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An era of Growth & Disunion

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1 An era of Growth & Disunion
Unit 3 An era of Growth & Disunion

2 Chapter 9: Expanding Markets & Moving West
Section 1: The Market Revolution Capitalism is the economic system in which private enterprises and individuals control the means of production and use them to earn profits. The idea of capitalism led to the market revolution in which people bought and sold goods rather than making them for their own use. As a result of the market revolution, farmers began to shift from self-sufficiency to specialization, raising one or two crops to be sold in the market place.

3 What helped the market revolution to prosper?
Vulcanized rubber—Charles Goodyear—became indispensable in the manufacturing of automobiles. Sewing Machine—Elias Howe—created many jobs for women. Telegraph—Samuel Morse—this improvement in communication allowed for businesses and transportation to take off. Steamboat—James Watt—trade increased as ships traveled faster. Erie Canal—created huge price cuts as trade travel became shorter. Railroads—while more expensive than canal travel, trains provided faster and seasonal transportation. Cotton Gin—Eli Whitney—increased the need for slaves. Steel Plow—John Deere—allowed farmers to till their land much faster and create more food for the economy. Mechanical Reaper—Cyrus McCormick—allowed one farmer to do the work of five hired hands.

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6 Section 2: Manifest Destiny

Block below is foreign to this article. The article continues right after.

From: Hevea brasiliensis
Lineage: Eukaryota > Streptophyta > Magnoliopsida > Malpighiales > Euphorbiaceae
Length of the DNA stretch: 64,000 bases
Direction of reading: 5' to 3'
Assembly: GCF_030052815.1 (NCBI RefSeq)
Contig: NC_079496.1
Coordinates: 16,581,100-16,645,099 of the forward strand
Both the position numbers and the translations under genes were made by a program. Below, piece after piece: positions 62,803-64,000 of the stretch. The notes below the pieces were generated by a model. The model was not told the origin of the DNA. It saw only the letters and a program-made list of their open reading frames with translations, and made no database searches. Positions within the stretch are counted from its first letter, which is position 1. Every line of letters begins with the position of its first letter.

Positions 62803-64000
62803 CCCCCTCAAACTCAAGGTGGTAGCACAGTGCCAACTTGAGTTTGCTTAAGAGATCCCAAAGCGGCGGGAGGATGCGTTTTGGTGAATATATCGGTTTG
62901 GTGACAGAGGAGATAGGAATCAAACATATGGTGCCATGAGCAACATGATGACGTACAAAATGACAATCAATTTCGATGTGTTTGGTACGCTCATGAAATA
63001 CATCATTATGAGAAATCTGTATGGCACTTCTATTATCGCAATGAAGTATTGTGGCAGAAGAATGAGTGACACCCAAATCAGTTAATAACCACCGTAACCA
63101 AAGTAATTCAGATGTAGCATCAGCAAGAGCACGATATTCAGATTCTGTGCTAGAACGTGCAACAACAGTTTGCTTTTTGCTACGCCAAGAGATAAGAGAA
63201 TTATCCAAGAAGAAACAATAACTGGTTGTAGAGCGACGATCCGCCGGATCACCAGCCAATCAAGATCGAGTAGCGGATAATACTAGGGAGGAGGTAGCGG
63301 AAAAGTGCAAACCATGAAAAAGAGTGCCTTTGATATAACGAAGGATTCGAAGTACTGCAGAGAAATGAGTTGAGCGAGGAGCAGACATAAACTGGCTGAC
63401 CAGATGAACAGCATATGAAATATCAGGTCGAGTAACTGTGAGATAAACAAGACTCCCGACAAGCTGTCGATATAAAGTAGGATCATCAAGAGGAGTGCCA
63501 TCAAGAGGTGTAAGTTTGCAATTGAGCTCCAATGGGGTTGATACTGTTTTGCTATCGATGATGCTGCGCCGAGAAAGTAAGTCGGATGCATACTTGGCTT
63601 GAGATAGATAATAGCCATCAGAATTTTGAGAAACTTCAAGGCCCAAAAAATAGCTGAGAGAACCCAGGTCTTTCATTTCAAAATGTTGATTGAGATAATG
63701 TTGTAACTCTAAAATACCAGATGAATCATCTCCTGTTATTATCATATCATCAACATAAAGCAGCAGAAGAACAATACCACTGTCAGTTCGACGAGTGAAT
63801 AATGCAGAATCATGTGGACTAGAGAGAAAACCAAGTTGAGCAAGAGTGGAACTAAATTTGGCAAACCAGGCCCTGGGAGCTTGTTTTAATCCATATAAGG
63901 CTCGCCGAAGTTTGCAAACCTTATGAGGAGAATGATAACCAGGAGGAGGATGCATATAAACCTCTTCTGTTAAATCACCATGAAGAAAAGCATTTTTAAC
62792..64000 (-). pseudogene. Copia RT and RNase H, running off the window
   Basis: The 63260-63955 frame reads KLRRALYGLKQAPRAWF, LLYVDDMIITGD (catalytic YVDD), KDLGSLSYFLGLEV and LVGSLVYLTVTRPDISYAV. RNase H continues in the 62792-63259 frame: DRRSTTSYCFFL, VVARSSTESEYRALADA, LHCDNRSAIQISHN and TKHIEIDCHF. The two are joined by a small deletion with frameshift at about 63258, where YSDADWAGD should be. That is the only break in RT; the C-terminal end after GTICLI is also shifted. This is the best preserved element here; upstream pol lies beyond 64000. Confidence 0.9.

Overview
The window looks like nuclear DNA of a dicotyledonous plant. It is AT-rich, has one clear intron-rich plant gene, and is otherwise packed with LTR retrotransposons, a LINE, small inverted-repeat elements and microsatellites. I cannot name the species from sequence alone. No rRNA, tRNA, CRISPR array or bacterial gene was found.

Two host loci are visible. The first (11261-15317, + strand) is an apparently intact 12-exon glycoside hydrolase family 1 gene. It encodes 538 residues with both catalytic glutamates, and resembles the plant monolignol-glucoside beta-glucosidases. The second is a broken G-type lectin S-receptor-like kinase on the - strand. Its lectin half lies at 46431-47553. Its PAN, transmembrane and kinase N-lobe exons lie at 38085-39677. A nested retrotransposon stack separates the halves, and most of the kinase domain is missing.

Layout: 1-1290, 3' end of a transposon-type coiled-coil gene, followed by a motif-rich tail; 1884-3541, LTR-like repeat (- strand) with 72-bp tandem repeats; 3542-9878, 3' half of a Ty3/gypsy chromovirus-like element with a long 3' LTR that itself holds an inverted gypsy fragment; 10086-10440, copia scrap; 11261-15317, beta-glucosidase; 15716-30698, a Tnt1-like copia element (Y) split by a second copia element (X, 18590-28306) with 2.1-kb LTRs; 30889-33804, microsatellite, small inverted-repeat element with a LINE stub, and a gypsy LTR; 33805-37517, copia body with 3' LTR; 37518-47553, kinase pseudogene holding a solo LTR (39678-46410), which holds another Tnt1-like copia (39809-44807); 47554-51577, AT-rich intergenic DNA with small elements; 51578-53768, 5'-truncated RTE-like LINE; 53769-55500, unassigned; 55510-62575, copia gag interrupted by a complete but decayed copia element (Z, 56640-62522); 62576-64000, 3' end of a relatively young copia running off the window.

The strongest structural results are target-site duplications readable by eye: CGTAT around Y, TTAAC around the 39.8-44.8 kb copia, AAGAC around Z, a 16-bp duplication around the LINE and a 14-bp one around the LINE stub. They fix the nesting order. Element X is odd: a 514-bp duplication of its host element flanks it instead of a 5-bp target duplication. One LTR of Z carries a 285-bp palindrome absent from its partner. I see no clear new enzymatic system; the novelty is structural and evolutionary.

The idea that America felt it was their god-given right to expand to the Pacific Ocean and into the Mexican territory was called Manifest Destiny. New Mexico Traders of cloth, knives, and guns. They went seeking silver, gold, and furs. Traveled along the Santa Fe trail. They encountered many Indian attacks along the way, but banded together to help fight them off. Eventually, they found their way to Mexican provinces and conducted their trade.

7 Oregon Methodists Set up mission in order to educate native Americans about Christianity. Traveled along the Oregon Trail (Independence-Portland). In the upper Oregon Territory settlers came into conflict with the British concerning the boundary lines. The slogan began “Fifty Four Forty or Fight. However, President Polk worked out a compromise with the British to avoid bloodshed.

8 Utah Mormons (Joseph Smith)
Looking for isolated areas to practice their religion free from persecution. Traveled along the Oregon trail. In Utah, they found deserted land that they soon created communal settlements.

9 Manifest Destiny led to conflicts with the native Americans…
Black Hawk War Took place in Wisconsin & Illinois. Chief Black Hawk led a rebellion against the US government as they tried to forcibly remove Native Americans to west of the Mississippi. In the end the natives were defeated and forced to leave their homeland.

10 Fort Laramie treaty In Wyoming, settlers feared attacks from native Americans. US government created a compromise—the Native Americans were given control of the central plains, eastern Rocky Mountain region, and the Arkansas River to Canada. In return, they promised not to attack American settlements. However, as settler numbers grew, Americans and the government continued to violate the treaty leading to Native American mistrust of our government and further bloodshed.

11 Section 3: Expansion in Texas
1821—Mexico offers cheap land to Americans. 1830—Mexico outlaws slavery in Texas. 1835—Americans look to achieve Independence of Mexico and a battle ensues at the Alamo. 1836—Sam Houston defeats Santa Anna at San Jacinto. 1845—US Annexes Texas as the 28th state. 1846—America begins a war with Mexico over the borders of the Mexican territory.